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Retirement income strategies you need to know about

When preparing for retirement, taking advantage of a wide variety of strategies is key.

Open Enrollment is an important time to review all your benefits and make sure you are prepared for the coming year and beyond. One of your most important benefits is your retirement plan, and we urge you to carefully consider whether you are taking full advantage of this benefit.

What you save today will play a major part in generating the income you will need for your future retirement.

According to the 2020 Retirement Income Literacy Survey, 4 in 5 older Americans aren’t aware of some of the retirement income strategies that can help to successfully plan for a financially secure retirement – even though 88% of those surveyed described themselves as being at least moderately knowledgeable about retirement income planning.

Here are some of the questions included in the survey. Test yourself and see how well you do:

  1. Which of the following strategies is least likely to improve retirement security?

(a) Working for two years past the planned retirement date (b) Deferring Social Security benefits for two years longer than originally planned (c) Saving an additional 3% of salary in the five years prior to retirement

  1. A 65-year-old man has an average life expectancy of approximately an additional:

(a) 10 years (b) 15 years (c) 20 years (d) 25 years

  1. If you had a well-diversified portfolio of 50% stocks and 50% bonds that was worth $100,000 at retirement, based on historical returns in the United States, the most you can afford to withdraw each year is about ____ plus inflation each year to have a 95% chance that your assets will last for 30 years.

(a) $2,000 (b) $4,000 (c) $6,000 (d) $8,000

  1. According to the Social Security Administration, around 2033 they will only have funds to pay for approximately ___ of promised benefits.

(a) 0% (b) 25% (c) 50% (d) 75%

  1. What is the proportion of the population that is going to need assistance with activities of daily living (need long-term care) at some point?

(a) 10% (b) 25% (c) 50% (d) 70%

  1. Historically, which one of the following generates the highest returns over a long time period?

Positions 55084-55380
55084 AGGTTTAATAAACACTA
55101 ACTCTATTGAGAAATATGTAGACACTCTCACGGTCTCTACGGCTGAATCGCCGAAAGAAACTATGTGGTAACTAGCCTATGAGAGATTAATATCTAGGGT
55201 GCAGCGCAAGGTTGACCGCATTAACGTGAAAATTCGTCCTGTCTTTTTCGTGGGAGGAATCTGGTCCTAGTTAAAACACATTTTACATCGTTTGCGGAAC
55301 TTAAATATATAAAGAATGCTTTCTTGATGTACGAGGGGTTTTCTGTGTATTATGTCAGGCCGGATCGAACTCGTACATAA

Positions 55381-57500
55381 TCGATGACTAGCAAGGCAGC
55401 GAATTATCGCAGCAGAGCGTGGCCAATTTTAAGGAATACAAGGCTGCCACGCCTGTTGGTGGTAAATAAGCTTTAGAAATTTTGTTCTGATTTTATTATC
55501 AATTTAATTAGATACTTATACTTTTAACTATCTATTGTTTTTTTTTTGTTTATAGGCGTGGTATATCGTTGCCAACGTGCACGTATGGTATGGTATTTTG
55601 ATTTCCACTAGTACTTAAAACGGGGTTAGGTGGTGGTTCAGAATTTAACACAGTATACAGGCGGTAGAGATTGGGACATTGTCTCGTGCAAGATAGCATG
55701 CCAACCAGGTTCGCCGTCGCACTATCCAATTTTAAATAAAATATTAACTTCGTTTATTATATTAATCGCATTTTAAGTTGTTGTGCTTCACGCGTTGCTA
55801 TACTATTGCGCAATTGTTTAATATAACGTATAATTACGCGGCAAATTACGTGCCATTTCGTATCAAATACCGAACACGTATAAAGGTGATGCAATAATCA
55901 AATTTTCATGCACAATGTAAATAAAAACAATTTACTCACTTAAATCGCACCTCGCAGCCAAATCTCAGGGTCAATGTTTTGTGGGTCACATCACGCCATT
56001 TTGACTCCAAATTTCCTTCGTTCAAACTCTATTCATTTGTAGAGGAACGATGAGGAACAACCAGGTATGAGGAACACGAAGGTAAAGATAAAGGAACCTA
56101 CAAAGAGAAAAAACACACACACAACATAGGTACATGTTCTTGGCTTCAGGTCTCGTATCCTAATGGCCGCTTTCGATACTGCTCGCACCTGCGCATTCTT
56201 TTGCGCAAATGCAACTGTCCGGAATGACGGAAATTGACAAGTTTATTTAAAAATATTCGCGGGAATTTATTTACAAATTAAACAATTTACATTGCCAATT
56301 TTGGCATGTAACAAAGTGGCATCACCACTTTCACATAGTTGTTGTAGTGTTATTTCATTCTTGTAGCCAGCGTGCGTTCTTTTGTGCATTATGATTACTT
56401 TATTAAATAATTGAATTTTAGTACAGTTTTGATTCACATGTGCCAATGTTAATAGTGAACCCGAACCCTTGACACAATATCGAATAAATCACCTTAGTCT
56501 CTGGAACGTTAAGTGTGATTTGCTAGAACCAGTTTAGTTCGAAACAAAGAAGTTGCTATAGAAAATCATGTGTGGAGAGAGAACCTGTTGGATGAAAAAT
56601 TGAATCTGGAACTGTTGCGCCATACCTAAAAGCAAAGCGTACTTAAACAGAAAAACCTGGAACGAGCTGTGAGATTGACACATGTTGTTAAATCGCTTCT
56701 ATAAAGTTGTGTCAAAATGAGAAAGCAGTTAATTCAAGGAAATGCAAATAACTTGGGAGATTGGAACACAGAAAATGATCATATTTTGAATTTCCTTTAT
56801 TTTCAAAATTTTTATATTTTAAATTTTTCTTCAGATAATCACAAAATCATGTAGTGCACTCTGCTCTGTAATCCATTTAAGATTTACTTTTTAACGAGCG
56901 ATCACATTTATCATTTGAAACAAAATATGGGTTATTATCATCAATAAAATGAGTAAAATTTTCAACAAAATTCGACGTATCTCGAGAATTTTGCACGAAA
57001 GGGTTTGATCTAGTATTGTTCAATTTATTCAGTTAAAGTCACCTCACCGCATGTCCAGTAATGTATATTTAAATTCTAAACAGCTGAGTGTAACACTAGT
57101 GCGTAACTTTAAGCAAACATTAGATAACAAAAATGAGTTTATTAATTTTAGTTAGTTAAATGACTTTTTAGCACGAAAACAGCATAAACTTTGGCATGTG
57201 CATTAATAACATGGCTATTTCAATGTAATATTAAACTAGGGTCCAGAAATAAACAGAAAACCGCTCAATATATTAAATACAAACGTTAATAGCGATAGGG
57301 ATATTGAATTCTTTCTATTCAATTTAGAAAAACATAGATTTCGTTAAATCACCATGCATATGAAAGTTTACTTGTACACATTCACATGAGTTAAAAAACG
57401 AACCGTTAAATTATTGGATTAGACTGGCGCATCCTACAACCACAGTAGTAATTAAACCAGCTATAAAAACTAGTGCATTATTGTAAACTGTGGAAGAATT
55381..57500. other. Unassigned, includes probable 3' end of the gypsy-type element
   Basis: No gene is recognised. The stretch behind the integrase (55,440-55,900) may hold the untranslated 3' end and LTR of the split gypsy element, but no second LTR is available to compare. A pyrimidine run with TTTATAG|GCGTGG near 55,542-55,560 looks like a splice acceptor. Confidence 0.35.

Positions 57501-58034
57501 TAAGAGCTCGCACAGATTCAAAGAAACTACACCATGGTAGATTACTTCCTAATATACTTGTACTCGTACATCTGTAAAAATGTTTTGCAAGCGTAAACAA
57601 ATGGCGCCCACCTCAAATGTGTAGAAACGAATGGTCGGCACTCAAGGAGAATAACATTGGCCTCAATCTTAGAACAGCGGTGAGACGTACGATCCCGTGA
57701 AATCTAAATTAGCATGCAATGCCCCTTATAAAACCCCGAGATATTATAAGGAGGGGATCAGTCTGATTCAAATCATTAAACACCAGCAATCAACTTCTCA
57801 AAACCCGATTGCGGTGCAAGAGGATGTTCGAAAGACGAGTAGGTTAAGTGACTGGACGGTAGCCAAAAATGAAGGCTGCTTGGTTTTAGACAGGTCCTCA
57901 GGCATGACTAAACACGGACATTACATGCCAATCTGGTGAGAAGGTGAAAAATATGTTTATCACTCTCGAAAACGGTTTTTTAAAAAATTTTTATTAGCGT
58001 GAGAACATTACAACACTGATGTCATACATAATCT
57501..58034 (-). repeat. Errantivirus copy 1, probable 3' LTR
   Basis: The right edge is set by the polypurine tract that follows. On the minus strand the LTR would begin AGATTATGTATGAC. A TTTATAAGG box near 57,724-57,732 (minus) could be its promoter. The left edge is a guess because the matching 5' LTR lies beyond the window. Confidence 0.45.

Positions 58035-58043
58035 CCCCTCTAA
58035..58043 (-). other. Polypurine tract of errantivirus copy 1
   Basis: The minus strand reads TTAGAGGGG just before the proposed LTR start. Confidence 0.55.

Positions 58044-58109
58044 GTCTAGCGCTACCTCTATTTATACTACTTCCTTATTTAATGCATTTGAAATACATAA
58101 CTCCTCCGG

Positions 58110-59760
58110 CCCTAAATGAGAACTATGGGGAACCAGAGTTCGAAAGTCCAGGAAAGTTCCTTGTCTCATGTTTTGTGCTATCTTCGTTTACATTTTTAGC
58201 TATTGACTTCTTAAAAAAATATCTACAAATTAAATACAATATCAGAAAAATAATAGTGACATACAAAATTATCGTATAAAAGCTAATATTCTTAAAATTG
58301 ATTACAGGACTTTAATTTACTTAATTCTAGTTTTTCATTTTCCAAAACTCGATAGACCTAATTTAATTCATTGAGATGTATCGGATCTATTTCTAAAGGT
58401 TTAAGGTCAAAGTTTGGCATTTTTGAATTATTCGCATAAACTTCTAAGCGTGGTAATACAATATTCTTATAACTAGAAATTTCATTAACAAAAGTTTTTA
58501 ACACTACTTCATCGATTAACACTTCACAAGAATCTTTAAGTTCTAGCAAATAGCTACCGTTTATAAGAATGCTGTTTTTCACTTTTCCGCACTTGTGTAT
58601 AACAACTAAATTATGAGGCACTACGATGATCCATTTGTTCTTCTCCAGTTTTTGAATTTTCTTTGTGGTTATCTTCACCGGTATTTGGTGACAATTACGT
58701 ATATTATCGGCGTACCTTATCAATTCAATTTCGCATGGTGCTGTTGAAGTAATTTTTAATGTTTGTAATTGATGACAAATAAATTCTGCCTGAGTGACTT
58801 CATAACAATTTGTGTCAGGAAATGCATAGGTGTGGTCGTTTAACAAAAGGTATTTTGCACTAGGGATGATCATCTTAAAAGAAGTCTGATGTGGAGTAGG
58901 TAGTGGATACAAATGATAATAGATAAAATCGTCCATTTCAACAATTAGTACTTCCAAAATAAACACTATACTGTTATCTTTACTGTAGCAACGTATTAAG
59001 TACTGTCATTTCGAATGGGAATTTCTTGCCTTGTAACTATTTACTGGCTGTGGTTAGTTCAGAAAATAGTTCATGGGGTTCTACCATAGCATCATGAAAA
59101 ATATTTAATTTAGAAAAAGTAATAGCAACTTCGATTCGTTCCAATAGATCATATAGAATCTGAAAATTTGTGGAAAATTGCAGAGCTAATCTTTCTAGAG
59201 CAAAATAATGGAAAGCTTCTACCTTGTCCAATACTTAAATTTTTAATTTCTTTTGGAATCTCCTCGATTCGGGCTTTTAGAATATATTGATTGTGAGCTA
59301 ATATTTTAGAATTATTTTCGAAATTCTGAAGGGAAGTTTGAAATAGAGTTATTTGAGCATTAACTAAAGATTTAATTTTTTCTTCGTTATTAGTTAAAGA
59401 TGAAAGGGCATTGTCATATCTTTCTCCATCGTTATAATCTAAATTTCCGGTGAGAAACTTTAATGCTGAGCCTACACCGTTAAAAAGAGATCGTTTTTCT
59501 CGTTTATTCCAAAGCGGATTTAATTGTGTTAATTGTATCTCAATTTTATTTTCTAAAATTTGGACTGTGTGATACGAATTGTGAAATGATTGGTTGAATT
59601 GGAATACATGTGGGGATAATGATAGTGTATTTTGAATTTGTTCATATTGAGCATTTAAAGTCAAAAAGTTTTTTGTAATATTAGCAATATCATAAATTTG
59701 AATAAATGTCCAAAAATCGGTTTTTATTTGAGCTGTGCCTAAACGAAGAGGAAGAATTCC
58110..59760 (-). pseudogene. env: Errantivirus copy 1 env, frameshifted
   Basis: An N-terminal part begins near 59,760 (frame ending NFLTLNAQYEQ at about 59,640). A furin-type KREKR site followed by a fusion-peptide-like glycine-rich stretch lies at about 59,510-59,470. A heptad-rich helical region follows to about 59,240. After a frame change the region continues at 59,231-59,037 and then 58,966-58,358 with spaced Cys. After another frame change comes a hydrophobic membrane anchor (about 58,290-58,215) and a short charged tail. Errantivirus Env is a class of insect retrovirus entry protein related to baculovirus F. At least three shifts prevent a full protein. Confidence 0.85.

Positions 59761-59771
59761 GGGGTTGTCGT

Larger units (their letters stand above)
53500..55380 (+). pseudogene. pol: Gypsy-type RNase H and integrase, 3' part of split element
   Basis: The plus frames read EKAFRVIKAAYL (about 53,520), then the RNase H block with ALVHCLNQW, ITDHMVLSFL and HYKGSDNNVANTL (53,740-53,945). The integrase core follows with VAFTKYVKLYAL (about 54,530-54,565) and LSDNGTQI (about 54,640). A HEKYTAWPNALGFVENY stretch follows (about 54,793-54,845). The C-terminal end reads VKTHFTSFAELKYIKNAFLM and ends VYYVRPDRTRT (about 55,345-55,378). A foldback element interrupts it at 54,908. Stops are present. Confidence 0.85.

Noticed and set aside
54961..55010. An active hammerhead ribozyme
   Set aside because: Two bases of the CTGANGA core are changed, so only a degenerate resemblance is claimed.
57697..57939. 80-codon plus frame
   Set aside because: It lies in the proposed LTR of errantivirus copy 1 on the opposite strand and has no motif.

(a) Small company stock funds (b) Large company stock funds (c) Dividend-paying stock funds (d) High-yield bond funds

  1. Although a minimum distribution will not be required in 2020, distributions from an IRA generally must be made every year once an individual has attained age …

(a) 55 (b) 59½ (c) 65 (d) 70½ (e) 72

  1. Which of the following long-term bonds typically has the highest yield?

(a) AAA-rated corporate bonds (b) B-rated corporate bonds (c) treasury bonds

  1. True or false: Buying a single company’s stock usually provides a safer return than a stock mutual fund.

(a) True (b) False

  1. If 100% of a mutual fund’s assets are invested in long-term bonds and the investment climate changes so that interest rates rise significantly, then the value of the mutual fund shares …

(a) Increases significantly (b) Decreases significantly (c) Will not change at all (d) May rise or fall depending on the type of bond

Quiz answers:

  1. (c) Out of the options, saving an additional 3% of salary in the five years prior to retirement is least likely to improve one’s retirement security.
  2. (c) On average, a 65-year-old man will live another 20 years. And many will live even longer.
  3. (b) A general rule of thumb is that withdrawals should be limited to 4% of your retirement savings per year. Of course, the amount you should withdraw will depend on your life expectancy, desire to leave an estate and many other factors.
  4. (d) 75%, but that assumes that Congress does nothing in the meantime.
  5. (d) 70%. More people are living longer than ever before. That means the chances are pretty good you may need LTC at some point.
  6. (a) Smaller companies generally have higher growth potential, but they also tend to be more risky and more volatile.
  7. (d) 70½ or (e) 72. You generally have to start taking withdrawals from your traditional IRA, SEP-IRA, SIMPLE IRA or retirement plan account when you turn 72 (70½ if you reached 70½ before Jan. 1, 2020).
  8. (b) B-rated corporate bonds. The others are rated higher and have higher quality and lower risk, but not the highest yield.
  9. False. A basket of stocks usually takes less risk than a single stock, because if one goes down, you still have many others in your portfolio. It’s like having 12 eggs in 12 baskets instead of all 12 in one basket.
  10. (b) It will likely decrease significantly. Bond values and interest rates are inversely related: When one goes up, the other typically goes down.

How did you do? Don’t be discouraged if you missed a few questions. You are not alone. But you do have resources you can rely on to help you with your retirement income strategies. If you have questions, why not call the experienced professionals at Edelman Financial Engines? Their financial advisors can help to answer your questions and help you with your retirement income planning.

Source: The American College of Financial Services. 2020 Retirement Income Literacy Survey. Retrieved August 26, 2021, from https://retirement.theamericancollege.edu/2020-retirement-income-literacy-survey

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